I’ve been reading this book on and off for the last few weeks and I love it. I can’t even begin to tell you what it’s like to grow up as an introvert and constantly have people expect extroverted behavior out of you—it really is agony sometimes.
From the author’s website:
1. There’s a word for “people who are in their heads too much”: thinkers.
2. Our culture rightly admires risk-takers, but we need our “heed-takers” more than ever.
3. Solitude is a catalyst for innovation.
4. Texting is popular because in an overly extroverted society, everyone craves asynchronyous, non-F2F communication.
5. We teach kids in group classrooms not because this is the best way to learn but because it’s cost-efficient, and what else would we do with the children while all the grown-ups are at work? If your child prefers to work autonomously and socialize one-on-one, there’s nothing wrong with her; she just happens not to fit the model.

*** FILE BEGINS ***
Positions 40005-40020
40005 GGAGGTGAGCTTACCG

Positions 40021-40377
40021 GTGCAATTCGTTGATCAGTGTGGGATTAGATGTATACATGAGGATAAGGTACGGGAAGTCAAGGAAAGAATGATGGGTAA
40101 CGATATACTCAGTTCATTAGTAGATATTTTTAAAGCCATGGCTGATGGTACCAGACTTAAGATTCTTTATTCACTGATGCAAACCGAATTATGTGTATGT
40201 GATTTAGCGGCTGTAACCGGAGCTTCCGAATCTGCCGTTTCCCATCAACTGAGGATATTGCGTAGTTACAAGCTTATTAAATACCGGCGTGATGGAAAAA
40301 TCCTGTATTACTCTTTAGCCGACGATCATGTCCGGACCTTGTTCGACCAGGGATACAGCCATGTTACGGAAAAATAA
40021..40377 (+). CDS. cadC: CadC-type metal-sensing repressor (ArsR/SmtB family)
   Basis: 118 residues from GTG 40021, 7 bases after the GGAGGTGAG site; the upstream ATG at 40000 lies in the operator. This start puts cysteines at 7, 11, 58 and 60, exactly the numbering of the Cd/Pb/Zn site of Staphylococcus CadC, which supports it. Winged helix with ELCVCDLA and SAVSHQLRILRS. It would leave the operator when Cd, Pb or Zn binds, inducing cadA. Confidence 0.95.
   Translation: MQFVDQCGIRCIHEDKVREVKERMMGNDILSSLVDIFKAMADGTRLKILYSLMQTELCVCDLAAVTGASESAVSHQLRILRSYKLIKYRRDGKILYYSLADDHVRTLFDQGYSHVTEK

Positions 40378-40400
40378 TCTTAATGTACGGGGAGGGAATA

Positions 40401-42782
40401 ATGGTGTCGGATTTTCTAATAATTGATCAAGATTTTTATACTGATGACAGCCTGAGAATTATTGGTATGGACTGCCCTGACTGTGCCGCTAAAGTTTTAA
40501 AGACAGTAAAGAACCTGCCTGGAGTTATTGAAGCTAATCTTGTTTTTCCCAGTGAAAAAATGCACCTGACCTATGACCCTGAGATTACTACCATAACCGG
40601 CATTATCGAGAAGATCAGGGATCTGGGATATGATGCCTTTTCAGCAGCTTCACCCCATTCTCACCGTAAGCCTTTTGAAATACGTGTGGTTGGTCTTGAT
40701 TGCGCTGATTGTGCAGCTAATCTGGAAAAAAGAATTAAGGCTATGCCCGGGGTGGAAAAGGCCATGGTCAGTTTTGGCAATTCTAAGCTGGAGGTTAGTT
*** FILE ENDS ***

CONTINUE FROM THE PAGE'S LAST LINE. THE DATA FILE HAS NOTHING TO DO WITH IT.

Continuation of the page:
6. The next generation of quiet kids can and should be raised to know their own strength.
7. Sometimes it helps to be a pretend-extrovert. There’s always time to be quiet later.
8. But in the long run, staying true to your temperament is the key to finding work you love and work that matters.
9. Everyone shines, given the right lighting. For some, it’s a Broadway spotlight, for others, a lamplit desk.
10. Rule of thumb for networking events: one genuine new relationship is worth a fistful of business cards.
11. It’s OK to cross the street to avoid making small talk.
12. “Quiet leadership” is not an oxymoron.
13. The universal longing for heaven is not about immortality so much as the wish for a world in which everyone is always kind.
14. If the task of the first half of life is to put yourself out there, the task of the second half is to make sense of where you’ve been.
15. Love is essential, gregariousness is optional.
16. “In a gentle way, you can shake the world.” – Gandhi